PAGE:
Mr. Speaker, with its poor negotiating skills, the Conservative government is going to be holding the short end of the stick in the European Union free trade agreement. Canadians already pay a lot for their medicines and will have to pay almost $3 billion more to have access to them. This will put $3 billion more in the pockets of pharmaceutical companies without us obtaining anything in return.

Does this government realize that medicines are not a luxury but a necessity for sick people?

Points of Order November 28th, 2011

Mr. Speaker, although my colleague, the hon. Minister of Foreign Affairs and member for Ottawa West—Nepean, is not here, I would like to remind him, regarding what he said during oral questions last Friday, that I am the member for Saint-Bruno—Saint-Hubert, and my name is Djaouida Sellah, not Pauline Marois.

Health November 25th, 2011

Mr. Speaker, when it comes to health accords, the federal government's role goes beyond just reaching for its chequebook.

We still have not seen much progress on the government's commitments with regard to electronic health records, a national pharmaceutical strategy, and access to health care for aboriginal people.

When will the government stop denying it has failed when it comes to the health accords? Where is the necessary leadership for improving our health care system?

Copyright Modernization Act November 24th, 2011

Mr. Speaker, I thank my colleague on the other side for her question about the protection of copyright.

Unfortunately, as we have already heard, this bill does not really benefit creators. It gives more latitude and powers to major corporations. I understand and I am also concerned about piracy. However, as my colleagues mentioned this morning, young people say that they can break digital locks. The digital locks we have been talking about will not be very useful for the average creator and producer. We are not talking about stars of Hollywood proportions.

Copyright Modernization Act November 24th, 2011

Mr. Speaker, I thank my colleague for his important question. As you heard, I focused on the fact that the average artist is barely making ends meet. I was not talking about stars, nor about the people who cannot make ends meet at all. They are the people we are concerned about. Unfortunately, with this bill, major corporations will have the right to provide services and not the average artist.

That is my main concern, and this also has to do with accessibility for students. Unfortunately, after 30 days, their course books will be erased. Once again, this makes people even poorer by indirectly taking away a source of income.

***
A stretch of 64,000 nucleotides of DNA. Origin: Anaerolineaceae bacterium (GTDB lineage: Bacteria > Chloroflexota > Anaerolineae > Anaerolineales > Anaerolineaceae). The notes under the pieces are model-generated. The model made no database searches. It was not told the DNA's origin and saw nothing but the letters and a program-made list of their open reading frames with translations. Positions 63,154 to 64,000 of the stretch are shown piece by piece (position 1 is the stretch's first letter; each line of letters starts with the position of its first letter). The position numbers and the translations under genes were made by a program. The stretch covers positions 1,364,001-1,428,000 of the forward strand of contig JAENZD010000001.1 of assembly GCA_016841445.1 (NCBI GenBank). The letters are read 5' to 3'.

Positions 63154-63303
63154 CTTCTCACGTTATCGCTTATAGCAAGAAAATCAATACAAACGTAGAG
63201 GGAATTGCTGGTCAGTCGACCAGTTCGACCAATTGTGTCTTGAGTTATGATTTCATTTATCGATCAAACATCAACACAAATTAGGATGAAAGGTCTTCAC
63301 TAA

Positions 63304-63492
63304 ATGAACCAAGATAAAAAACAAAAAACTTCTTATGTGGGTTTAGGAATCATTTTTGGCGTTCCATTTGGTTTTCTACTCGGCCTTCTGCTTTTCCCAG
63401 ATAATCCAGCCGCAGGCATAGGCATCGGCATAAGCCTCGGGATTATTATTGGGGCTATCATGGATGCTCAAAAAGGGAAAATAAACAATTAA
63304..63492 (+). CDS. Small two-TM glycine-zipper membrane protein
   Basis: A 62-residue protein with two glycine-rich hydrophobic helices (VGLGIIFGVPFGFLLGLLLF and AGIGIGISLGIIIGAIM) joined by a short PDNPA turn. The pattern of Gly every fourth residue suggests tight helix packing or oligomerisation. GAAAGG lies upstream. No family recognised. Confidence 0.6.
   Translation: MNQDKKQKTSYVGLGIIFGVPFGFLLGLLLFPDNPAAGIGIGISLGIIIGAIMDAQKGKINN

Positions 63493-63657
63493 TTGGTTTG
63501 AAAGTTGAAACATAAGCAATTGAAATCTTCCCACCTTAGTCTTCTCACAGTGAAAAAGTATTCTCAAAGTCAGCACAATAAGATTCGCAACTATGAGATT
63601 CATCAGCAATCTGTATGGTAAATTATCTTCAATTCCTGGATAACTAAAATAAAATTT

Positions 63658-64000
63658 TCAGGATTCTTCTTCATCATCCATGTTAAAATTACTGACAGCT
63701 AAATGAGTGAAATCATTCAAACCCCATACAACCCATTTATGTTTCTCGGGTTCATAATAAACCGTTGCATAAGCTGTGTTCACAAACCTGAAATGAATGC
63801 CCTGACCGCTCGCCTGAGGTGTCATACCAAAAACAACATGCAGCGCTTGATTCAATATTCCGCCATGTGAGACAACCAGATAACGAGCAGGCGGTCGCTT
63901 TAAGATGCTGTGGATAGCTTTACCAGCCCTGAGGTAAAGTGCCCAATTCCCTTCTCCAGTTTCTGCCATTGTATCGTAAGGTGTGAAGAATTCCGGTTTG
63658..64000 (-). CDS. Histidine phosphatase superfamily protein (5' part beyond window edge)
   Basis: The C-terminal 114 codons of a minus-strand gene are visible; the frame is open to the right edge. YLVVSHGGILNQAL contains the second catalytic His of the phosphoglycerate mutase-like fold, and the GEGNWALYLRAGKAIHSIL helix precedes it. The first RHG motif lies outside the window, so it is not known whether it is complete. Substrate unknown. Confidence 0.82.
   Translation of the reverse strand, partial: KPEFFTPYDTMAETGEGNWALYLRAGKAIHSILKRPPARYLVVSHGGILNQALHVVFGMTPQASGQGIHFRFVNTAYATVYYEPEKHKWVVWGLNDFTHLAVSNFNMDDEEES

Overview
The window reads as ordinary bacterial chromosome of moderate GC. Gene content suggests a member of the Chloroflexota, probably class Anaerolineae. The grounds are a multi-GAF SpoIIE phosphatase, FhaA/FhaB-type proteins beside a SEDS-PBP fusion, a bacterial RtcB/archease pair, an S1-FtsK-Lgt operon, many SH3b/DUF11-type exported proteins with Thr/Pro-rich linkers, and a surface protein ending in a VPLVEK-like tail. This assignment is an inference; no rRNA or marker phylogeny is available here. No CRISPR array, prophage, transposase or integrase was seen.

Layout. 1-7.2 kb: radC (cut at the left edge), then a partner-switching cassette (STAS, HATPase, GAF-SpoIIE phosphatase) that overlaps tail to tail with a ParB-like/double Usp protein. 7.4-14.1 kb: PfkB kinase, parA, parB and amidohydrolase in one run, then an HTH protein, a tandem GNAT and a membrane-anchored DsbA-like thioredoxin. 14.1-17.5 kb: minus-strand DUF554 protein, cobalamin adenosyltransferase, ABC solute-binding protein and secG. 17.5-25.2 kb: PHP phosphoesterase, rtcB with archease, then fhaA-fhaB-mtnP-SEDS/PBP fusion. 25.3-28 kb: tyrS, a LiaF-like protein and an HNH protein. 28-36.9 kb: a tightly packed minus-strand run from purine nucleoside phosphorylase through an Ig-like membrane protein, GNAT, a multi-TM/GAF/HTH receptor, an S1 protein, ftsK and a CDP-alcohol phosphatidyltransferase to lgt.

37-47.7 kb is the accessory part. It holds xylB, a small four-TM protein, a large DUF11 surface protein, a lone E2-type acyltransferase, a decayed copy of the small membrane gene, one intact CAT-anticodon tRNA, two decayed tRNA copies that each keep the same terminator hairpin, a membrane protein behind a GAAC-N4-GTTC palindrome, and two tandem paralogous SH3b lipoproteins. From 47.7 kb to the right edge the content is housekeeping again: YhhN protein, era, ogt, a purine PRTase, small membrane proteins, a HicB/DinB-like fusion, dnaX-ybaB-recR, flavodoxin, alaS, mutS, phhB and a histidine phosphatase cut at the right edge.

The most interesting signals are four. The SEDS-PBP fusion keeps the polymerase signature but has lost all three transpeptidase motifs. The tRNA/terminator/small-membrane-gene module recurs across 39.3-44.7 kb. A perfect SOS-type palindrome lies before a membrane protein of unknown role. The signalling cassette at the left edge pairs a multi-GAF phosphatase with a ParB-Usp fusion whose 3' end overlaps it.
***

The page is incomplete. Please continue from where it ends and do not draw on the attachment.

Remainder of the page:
Copyright Modernization Act November 24th, 2011

Mr. Speaker, I wish I knew what the Conservatives have against this country's workers. After the tax cuts to large corporations, the subsidies to oil companies and all the inappropriate expenditures for the G8 and the G20—always with Canadian taxpayers' money—the government now wants to target our artists' income.

Many of the artists we love, admire and appreciate are not rich. The majority of them have a very modest income and, because of the nature of their occupation, it is not a stable income. They must accept contracts and work at many jobs to provide for their needs and those of their family.

In Quebec, the average income of artists is estimated at $24,600 per year, based on the 2006 census data. We are talking about $24,600 to pay for rent, food and transportation, to send one's children to school and look after their needs. That amount must also cover heating costs and the material needed to create. What makes things even worse is that, with an annual income of $24,600, Quebec artists are considered to be the richest in Canada. That same year, the average income for artists in Canada was estimated at $22,700 per year.

These numbers reflect the reality of our actors, painters and singers. Our artists are struggling to make ends meet. While all the evidence should convince the government to provide increased support to our creators, it prefers, as in Bills C-10 and C-19, to ignore the facts and please the cultural industry's big businesses. This bill is going to hurt artists and make them poorer. And they certainly cannot afford that.

The Union des artistes is worried about its members' income and so are we on this side of the House. How can artists continue to create if they do not have the means to do so? Copyright royalties are an important source of income for Canada's creators. This government must ensure creators receive their fair share and are paid for their work.

I wish this government would take out its earplugs and start listening to the Society of Composers, Authors and Music Publishers of Canada, which is asking that the bill be amended so that artists are compensated fairly for the use of their creative work in the new media.